I’m telling you this story because I know I’m not alone in having these struggles. My clients have them too. Talking about the things you share with your customers helps you to build trust. If I can help you find the right story, please get in touch. I speak your customers’ language.  

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Why I’m not buying into hustle culture

Hustle culture causes stress
Photo from energepic.com via Pexels

I used to follow lots of business gurus who talked about ‘hustle’. They’d mention their families but the main thrust of their advice was that you needed to work, work then work some more until you’d ‘made it’. I never really saw much about what life would look like when you’d made it, or indeed whether there was an actual definition. The overall idea seemed to be that you shouldn’t take a holiday or even a day off until you’d got to the top. Hustle culture was everywhere. Even the people who had kids talked about the importance of balance but seemed to spend their evenings and weekends working. Of course, I don’t know what was happening behind the scenes. Everything I saw about these people was based on what they put on social media. All the same, it played on my mind. Did I really need to subscribe to hustle culture to have a successful business?

What’s my problem?

When I say I’m not buying into the hustle, that doesn’t mean I believe in slacking. Working hard is part of building a successful business. I think my issue is that hustle seems to go beyond that. It’s not just hard work. I’ve seen people talk about not sleeping or never taking a day off. As someone with two small children I know that not getting enough sleep is a form of slow torture. There’s no way I’m doing it voluntarily. There might be times that you need to work silly hours to get something done, but it’s not sustainable long term.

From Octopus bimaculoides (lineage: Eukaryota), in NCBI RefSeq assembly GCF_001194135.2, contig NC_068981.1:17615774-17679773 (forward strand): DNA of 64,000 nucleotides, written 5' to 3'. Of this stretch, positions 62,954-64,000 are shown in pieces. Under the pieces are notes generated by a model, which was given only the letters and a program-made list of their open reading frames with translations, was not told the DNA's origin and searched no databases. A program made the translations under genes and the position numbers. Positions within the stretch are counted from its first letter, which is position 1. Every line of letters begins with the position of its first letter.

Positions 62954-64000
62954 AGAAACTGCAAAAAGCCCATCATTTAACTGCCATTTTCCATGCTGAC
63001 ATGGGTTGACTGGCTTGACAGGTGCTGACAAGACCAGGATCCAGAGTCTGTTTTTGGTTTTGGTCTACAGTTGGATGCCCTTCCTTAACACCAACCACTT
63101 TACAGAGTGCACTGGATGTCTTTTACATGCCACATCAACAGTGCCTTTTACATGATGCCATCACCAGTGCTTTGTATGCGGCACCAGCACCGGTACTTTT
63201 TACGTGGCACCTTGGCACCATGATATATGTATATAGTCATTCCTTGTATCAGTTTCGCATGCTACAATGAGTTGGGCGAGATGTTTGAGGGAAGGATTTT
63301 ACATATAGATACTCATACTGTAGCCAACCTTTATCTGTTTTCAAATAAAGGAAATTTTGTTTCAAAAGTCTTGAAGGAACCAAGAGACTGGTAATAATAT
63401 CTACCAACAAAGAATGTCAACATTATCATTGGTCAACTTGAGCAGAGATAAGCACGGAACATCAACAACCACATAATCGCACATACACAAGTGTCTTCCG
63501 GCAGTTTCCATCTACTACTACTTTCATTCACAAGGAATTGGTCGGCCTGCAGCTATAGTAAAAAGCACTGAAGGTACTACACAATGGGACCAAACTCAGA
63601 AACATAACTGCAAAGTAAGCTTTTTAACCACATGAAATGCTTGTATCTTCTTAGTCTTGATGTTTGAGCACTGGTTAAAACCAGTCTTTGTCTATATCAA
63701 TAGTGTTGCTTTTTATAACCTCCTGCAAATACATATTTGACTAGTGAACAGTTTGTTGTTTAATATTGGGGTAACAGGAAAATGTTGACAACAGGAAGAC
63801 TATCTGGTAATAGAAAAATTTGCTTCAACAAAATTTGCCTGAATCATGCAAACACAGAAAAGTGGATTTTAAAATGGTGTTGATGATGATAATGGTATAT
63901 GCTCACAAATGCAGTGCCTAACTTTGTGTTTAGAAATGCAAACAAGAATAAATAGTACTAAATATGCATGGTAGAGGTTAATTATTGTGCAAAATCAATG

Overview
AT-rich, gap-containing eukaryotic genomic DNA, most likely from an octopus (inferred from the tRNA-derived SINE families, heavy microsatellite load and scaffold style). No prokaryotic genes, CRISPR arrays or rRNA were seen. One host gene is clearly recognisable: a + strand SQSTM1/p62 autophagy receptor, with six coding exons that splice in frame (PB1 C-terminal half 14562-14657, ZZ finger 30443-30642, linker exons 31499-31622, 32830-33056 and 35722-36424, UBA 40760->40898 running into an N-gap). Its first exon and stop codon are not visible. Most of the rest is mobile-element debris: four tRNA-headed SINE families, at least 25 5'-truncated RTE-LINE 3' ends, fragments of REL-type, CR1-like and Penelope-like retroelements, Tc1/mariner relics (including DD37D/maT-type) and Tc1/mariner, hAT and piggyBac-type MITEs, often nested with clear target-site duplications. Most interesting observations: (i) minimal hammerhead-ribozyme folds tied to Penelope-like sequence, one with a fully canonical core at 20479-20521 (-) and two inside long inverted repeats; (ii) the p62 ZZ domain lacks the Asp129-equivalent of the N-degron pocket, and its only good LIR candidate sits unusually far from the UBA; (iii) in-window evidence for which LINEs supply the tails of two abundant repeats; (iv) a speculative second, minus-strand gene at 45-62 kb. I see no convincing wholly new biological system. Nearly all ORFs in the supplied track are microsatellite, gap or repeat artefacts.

I knew that I needed to create my own definition of success and mark my own boundaries if I was going to get anywhere.

Defining success

I see a lot of people online talking about earning 6 or 7 figures. That might be meaningful to some, but not me. Not that I’m longing to live in a cave or anything. I’d just rather make enough to have a nice life, quality time with the family and a few decent holidays. If that means I don’t get to be a millionaire that’s OK.

When it comes to role models I take social media posts with a pinch of salt and talk to people I actually know. The main thing I discovered is that everyone has different boundaries. The important thing is to look at how you want to spend your time and how that translates to reaching your goals.

Accountability

I sometimes wonder whether ‘hustle’ is some people’s method of keeping themselves accountable. If you haven’t worked an 18 hour day you haven’t done enough. The truth is, you don’t have to hustle to set goals and get results. If I don’t take time off I get exhausted and make bad decisions. My holidays don’t just give me family time, they provide brain space too. Looking at the world from a different angle gives me new ideas for normal life.